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  1. #1
    XD40Colorado's Avatar
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    Cool .40 s&w: 165GR vs 180GR

    Hey guys,

    How's everyone doing? Good I hope? I'm just here in Colorado/NM trying to avoid wildfires myself!

    Anyways, I have a question about .40 cal ammo. I received a Springfield XD 40 with a 3" barrel as a birthday gift not too long ago. Went out, and never having shot before, bought a case of 250 Federal HST 180gr JHP rounds. They shoot fine, nice and clean, no feed problems, but it seems like they might be too much for my little 3-inch barrel to handle. There just seems to be a LOT of kick. Not sure if that's from .40 cal round, short barrel of the gun, light weight of gun, or just me being new, but it seems hard to group my shots accurately.

    The local gunstore also sells Ranger-T and Golden Saber rounds at a very nice price, which are 155GR and 165GR, respectively. Would I notice a difference in kick/recoil using a lighter bullet?

    Thanks guys! Be safe out there.

  2. #2
    XD40Colorado's Avatar
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    In follow up, has anyone used MBI ammo?
    Thinking of getting this for practice ammo, long as it's not total shit ammo.


    1000 Rounds of .40 S&W Ammo by MBI - 165gr FMJ http://www.bulkammo.com/bulk-40-s-w-...165fmjmbi-1000

    Thanks!

  3. #3
    C1
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    A .40 S&W has a fairly snappy recoil. I believe the problem is your form. Look at taking the NRA Basic Pistol course. This course will cover the proper form and techniques for firing revolvers and semi-autos. I suggest people get a .22 Long Rifle as a first handgun.

  4. #4
    cooper623 is offline Junior Member
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    well first of all, there is no reason to buy expensive ammo when shooting for practice. you might as well spend the same amount of money on more bullets and then just keep a box of high quality ammo around/ in a magazine for personal defense if you choose. As far as ammo for practice is concered as long as its FMJ or JHP and feeds and ejects from your gun itll work. Other than checking for those things and comparing prices, i wouldnt put too much thought into what i used for practice. This will get you a lot more practice time and help you become a better shooter. However, to answer your question, the lighter bullet will not reduce the recoil. The recoil is produced by the force of the explosion of the powder pushing the bullet. While a lighter bullet may have slightly less powder, this may not always be the case. two loads with the same amount of powder but different weight bullets will have the same recoil, the bullet will just be traveling faster or slower.If you have never shot before/ received instruction on how to shoot, then i would highly suggest taking some beginner courses. but some easy things to do without instruction are to make sure that your arms are pushed out in a locked or almost locked position, and to hold your wrists firmly when firing. Also, dont be afraid of the gun. that will only lead to anticipating the recoil and jerking your trigger pull, and a whole list of negative things that can happen to your shooting form. Good luck, and congratulations on being a new handgun owner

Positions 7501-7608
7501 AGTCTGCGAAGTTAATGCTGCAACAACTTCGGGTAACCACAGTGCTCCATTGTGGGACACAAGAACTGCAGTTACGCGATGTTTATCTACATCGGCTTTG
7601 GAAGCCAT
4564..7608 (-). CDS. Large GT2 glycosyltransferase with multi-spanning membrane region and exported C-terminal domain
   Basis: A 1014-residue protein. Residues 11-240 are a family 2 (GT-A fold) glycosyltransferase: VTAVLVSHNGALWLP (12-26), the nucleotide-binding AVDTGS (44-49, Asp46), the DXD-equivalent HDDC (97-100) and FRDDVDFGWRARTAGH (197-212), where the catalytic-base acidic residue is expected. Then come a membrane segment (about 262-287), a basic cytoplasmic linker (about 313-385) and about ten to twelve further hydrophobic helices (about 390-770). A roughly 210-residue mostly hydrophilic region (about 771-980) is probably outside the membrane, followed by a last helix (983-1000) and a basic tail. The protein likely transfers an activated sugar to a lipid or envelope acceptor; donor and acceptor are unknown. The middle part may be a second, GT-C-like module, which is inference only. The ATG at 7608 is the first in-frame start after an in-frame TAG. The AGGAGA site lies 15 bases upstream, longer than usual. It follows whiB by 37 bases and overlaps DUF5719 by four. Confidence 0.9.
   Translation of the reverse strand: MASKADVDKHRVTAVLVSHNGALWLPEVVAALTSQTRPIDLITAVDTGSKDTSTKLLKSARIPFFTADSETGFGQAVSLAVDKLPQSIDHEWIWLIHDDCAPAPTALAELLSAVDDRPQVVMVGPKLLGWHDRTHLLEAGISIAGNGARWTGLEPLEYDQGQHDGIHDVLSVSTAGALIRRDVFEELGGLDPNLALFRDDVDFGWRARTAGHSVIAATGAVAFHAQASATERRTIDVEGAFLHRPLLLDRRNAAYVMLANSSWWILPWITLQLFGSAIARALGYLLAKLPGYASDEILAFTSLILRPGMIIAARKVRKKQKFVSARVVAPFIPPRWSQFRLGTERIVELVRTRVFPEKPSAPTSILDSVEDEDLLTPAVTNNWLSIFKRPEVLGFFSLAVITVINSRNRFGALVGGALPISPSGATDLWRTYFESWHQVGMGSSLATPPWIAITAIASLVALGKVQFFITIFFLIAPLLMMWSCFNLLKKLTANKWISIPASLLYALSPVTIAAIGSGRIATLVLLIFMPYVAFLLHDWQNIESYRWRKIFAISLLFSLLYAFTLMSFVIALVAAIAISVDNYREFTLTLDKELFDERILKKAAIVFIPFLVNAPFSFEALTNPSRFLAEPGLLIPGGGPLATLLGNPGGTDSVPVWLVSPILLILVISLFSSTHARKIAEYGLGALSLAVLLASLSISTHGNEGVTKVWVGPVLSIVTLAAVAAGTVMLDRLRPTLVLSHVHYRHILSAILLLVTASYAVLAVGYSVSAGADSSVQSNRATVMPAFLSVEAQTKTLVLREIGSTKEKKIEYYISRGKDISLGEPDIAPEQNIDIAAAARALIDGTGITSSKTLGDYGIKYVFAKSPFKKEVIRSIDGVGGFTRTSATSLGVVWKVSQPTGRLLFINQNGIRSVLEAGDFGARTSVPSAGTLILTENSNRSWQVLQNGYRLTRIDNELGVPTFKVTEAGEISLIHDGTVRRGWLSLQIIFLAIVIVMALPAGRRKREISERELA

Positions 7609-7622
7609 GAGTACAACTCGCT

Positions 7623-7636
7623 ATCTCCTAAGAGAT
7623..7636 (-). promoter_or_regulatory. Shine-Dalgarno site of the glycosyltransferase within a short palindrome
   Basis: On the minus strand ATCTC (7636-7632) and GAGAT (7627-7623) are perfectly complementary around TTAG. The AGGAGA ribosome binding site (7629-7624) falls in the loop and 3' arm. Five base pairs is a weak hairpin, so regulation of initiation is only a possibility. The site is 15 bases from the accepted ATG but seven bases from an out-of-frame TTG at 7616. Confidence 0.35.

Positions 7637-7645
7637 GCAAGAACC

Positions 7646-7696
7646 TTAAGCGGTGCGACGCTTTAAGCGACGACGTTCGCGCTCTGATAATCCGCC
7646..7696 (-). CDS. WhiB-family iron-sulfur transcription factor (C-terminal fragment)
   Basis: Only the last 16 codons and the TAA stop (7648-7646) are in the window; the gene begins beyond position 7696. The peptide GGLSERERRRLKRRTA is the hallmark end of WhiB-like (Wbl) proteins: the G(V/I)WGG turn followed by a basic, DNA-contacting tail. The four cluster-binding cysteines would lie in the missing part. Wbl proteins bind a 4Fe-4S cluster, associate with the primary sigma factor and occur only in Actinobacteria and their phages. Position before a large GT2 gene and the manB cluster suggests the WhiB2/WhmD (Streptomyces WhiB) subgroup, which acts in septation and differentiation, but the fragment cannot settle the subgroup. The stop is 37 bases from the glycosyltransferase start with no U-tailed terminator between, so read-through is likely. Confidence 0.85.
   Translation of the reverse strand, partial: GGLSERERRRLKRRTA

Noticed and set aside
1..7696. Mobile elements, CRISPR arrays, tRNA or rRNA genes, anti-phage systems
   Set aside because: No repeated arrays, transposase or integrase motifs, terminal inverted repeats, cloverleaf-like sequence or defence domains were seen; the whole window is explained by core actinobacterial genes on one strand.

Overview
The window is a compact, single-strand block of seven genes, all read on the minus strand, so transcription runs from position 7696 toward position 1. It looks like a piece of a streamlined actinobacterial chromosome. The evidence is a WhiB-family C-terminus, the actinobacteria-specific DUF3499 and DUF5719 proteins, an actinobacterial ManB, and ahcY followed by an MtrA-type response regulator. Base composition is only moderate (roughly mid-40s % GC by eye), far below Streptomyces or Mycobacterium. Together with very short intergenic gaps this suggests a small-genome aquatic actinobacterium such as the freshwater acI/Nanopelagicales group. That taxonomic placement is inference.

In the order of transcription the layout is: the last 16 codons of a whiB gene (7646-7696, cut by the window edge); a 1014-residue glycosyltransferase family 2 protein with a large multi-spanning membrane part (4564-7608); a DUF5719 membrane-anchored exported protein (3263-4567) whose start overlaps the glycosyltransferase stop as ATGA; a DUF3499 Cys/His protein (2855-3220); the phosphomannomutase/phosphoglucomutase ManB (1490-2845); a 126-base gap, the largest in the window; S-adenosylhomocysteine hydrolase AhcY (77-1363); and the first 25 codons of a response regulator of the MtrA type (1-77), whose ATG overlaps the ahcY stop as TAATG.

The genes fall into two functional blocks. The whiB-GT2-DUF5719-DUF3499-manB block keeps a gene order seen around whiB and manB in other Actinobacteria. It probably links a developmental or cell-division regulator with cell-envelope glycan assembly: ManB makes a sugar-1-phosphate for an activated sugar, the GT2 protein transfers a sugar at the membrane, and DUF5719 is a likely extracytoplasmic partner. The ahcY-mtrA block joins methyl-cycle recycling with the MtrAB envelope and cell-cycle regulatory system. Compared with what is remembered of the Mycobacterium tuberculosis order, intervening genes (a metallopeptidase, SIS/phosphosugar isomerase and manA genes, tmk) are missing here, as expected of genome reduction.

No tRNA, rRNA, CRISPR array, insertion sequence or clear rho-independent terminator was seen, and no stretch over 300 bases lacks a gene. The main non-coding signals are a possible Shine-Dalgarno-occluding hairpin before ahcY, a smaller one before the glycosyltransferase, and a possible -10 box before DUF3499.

5. #5
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    I have a XD40SC. The Federal & Speer 180gr stuff kicks pretty hard. But the so did the Winchester 165gr JHPs. If there is a difference in perceived recoil, I was unable to detect it. My practice ammo is 180gr cast reloads that are toward the hot end. Practice, practice, practice. Small guns chambered in .40 kick pretty hard, there is very little that can be done about it. I try to take mine out monthly as a minimum. Shoot it first on range trips, then 1911's or .357s seem quite mild in comparison. The XD SC is a great little gun once you get comfortable with it. The gun won't have any problems with ammo that is loaded within specs, the shooter on the other hand...

  6. #6
    C1
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    Quote Originally Posted by cooper623 View Post
    some easy things to do without instruction are to make sure that your arms are pushed out in a locked or almost locked position, and to hold your wrists firmly when firing.
    You do NOT want to lock your arms. This can be very hard on the elbows and shoulders. It also puts more of the recoil through your body and affects your speed and accuracy. Have a slight flex in the arms so they can be shock absorbers. The same is true for the legs.

    Start out with the NRA Basic Pistol. People who think they are knowledgeable and take this course are surprised how much they did not know.

  7. #7
    ozzy's Avatar
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    Quote Originally Posted by C1 View Post
    You do NOT want to lock your arms. This can be very hard on the elbows and shoulders. It also puts more of the recoil through your body and affects your speed and accuracy. Have a slight flex in the arms so they can be shock absorbers. The same is true for the legs.

    Start out with the NRA Basic Pistol. People who think they are knowledgeable and take this course are surprised how much they did not know.
    Exactly.

  8. #8
    Ala Tom is offline Junior Member
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    I have 15 rounds of 180 JHP ready for bad guys and 15 rounds of 165 JHP also ready for bad guys. I chose to use 180 first so I shoot 180 ball at the range. After I shoot 15 Bad Guys, I'll switch to the 165 and shoot 165 ball at the range. After I shoot those 15 I'll let you know if the extra weight is good or the extra energy is good.

  9. #9
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    The XD has a barrel that sits high in the pistol and it will flip more than some others. My Glock barrel sits low and is much more controllable in 40. Just make sure you get your strong hand as high on the grip as possible and get a proper grip with your weak hand.